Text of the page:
Original Oil Paintings by Jim Gettmann

Art to Build the Spirit

The Seven Churches of Revelation Series

I believe that when God sees the church, he sees a beautiful, young woman.

This is our true identity in the eyes of our maker. Frank Viola, author of "Pagan Christianity" and "Reimagining Church," says that the Father is looking for a House and a Family for himself and for the Son he is bringing forth a Bride and a Body.

I mentioned this to a new friend as I showed him my Laodicea painting, who, with good reason perhaps, is a little cynical about the church. He responded, "Why did you paint her young and beautiful? As far I as I can tell the church today is an old and gnarly hag!" From a human perspective there is a lot of truth in that. Yet our Lord always sees us as we will be, according to our potential and his plan, not just according to our current failures.

As Paul says in Ephesians, Christ loves the church and will sanctify her, wash her with his words, "so that he might present the church to himself in splendor, without spot or wrinkle or any such thing, that she might be holy and without blemish." That is our true identity, who we will be when he is done.

In this spirit I have begun painting a representation of the Seven Messages of Jesus to the Seven Churches of Revelation 2 and 3. These messages are prophetic snapshots of the course of the last 2000 years and as such have a lot to say to us.

Up to this point I have painted Laodicea and Ephesus, which are especially significant because Laodicea is representative of the church of today, the last Days church. And Ephesus is the church of the first century. Jesus message to this church is indicative of where they went wrong. If we are still, as a global church, going down the wrong way that they turned into, then we need to go back to that point in order to find the right way to head in now.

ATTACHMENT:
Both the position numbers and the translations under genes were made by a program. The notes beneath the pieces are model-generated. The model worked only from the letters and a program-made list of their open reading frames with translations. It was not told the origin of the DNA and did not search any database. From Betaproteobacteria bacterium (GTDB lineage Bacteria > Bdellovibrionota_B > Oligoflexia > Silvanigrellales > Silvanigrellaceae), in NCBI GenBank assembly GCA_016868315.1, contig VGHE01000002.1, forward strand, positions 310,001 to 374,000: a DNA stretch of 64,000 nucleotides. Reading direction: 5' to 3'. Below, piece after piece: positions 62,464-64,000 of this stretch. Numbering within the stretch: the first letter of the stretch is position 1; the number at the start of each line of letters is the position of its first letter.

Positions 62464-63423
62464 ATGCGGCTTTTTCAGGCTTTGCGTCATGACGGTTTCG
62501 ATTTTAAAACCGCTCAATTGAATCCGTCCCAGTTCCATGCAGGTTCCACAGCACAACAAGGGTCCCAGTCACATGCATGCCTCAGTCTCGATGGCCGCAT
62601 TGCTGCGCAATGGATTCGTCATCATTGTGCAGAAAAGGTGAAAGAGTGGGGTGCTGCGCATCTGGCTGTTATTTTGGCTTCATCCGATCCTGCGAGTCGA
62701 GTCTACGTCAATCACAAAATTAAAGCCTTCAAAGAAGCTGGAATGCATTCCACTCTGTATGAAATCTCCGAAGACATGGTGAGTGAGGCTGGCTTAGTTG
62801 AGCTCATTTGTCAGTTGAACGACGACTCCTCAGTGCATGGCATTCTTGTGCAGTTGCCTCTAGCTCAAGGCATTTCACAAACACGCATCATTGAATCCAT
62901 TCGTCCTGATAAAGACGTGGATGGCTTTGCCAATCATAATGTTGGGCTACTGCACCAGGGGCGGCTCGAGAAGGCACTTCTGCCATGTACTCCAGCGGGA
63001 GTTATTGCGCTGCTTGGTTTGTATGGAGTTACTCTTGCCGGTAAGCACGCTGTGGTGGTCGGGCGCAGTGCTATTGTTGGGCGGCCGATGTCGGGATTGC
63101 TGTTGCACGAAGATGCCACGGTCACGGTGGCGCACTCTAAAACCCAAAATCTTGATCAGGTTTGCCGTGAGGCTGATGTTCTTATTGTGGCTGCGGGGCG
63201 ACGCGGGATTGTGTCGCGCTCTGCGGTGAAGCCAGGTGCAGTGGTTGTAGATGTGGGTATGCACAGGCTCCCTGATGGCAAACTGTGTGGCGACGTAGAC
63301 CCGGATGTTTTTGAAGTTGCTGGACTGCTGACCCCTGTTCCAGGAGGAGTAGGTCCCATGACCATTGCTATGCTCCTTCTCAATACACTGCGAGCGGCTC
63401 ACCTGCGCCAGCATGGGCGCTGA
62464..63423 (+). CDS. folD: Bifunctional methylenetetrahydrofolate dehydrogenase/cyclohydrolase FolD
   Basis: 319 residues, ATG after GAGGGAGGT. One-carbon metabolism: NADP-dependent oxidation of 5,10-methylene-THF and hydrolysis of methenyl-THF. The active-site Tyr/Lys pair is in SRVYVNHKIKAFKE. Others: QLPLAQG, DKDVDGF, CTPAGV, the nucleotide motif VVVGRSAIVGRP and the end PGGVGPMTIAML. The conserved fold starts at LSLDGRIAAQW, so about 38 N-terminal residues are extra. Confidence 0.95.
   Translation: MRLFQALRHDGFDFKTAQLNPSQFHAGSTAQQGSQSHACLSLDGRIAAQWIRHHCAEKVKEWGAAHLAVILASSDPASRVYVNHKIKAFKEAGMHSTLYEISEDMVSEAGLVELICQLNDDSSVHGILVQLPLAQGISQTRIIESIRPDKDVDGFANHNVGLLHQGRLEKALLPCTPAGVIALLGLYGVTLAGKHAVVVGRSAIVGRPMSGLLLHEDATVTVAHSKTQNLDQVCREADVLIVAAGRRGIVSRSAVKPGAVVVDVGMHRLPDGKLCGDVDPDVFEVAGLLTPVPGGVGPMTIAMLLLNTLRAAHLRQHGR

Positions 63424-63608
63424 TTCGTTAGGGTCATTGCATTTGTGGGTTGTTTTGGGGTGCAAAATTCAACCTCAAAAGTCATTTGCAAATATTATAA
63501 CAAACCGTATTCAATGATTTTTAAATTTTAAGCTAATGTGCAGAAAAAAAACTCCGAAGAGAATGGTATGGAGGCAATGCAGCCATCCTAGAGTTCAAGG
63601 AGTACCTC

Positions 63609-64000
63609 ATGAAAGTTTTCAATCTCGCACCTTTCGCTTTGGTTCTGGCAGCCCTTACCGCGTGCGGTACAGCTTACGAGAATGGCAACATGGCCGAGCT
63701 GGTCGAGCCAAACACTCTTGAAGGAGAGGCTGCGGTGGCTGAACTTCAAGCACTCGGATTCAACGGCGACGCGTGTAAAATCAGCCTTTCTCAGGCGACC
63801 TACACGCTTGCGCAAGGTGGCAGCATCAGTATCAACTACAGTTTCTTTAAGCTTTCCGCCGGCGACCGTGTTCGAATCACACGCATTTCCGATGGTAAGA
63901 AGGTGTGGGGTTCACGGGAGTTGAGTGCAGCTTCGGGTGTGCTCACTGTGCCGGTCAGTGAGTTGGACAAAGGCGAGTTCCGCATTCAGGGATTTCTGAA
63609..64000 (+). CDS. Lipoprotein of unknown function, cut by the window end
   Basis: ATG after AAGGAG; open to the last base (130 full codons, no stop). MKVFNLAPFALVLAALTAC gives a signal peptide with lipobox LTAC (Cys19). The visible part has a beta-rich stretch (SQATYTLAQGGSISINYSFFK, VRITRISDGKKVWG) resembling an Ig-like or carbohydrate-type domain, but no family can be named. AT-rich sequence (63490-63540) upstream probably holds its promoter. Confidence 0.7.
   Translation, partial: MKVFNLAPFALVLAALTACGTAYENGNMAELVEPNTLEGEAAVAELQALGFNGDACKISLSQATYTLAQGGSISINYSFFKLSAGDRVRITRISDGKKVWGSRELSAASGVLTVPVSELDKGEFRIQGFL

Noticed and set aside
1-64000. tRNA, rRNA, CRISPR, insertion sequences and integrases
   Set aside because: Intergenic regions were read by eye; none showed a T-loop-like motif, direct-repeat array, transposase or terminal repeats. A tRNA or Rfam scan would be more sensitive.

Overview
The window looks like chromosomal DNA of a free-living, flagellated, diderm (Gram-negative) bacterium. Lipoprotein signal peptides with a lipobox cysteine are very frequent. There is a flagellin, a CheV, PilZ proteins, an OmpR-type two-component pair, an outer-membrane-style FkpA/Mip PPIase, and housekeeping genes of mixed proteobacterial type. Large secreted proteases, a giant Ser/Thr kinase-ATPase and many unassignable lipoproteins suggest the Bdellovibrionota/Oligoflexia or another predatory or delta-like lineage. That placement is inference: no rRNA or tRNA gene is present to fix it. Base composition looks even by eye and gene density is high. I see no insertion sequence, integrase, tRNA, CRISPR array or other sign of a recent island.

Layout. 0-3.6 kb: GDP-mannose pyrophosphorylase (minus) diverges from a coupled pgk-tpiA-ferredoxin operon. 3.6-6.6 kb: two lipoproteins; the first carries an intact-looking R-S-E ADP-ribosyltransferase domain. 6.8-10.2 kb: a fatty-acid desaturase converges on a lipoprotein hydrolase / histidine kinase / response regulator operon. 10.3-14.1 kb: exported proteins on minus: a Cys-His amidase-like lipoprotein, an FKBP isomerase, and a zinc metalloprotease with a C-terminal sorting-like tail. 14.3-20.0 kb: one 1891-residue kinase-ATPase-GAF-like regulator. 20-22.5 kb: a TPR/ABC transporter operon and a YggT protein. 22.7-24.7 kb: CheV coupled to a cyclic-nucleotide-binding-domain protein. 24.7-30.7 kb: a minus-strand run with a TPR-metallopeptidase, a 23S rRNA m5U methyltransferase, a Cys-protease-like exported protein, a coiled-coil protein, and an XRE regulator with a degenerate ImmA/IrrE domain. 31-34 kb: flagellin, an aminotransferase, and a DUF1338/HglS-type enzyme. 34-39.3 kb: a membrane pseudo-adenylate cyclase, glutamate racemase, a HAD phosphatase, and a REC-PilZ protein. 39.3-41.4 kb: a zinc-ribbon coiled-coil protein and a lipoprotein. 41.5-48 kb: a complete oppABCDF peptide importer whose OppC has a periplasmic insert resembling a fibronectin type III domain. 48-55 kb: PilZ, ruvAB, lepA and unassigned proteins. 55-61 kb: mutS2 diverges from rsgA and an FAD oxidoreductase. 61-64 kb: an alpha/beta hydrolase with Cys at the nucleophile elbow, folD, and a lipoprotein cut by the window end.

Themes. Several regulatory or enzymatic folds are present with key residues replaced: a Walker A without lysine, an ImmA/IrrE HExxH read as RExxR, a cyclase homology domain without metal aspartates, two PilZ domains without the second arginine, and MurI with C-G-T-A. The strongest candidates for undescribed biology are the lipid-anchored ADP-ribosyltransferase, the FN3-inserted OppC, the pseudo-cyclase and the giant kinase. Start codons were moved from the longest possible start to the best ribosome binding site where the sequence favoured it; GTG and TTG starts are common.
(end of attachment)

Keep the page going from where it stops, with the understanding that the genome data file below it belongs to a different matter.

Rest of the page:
Few believers today want to identify themselves with the church of Laodicea. This is the lukewarm church, the one which the Lord says he will spew out of his mouth if they don't turn around. Yet some of the greatest promises are also made to her. More ...



This is a work in progress, as you can see. There are parts still in black and white that are still to be painted in color, and has an unfinished border as well.

The significance of Ephesus is that she is the first century church. She was doing almost everything right. You could say that she was in the spring of the church, living in intimate fellowship with her Lord. And yet, even there the seeds were being sown that led to the church falling so far from the original faith that within 250 short years, there was very little left within the teaching and practice of the church that was at all similar to the beginning, that which God gave them.

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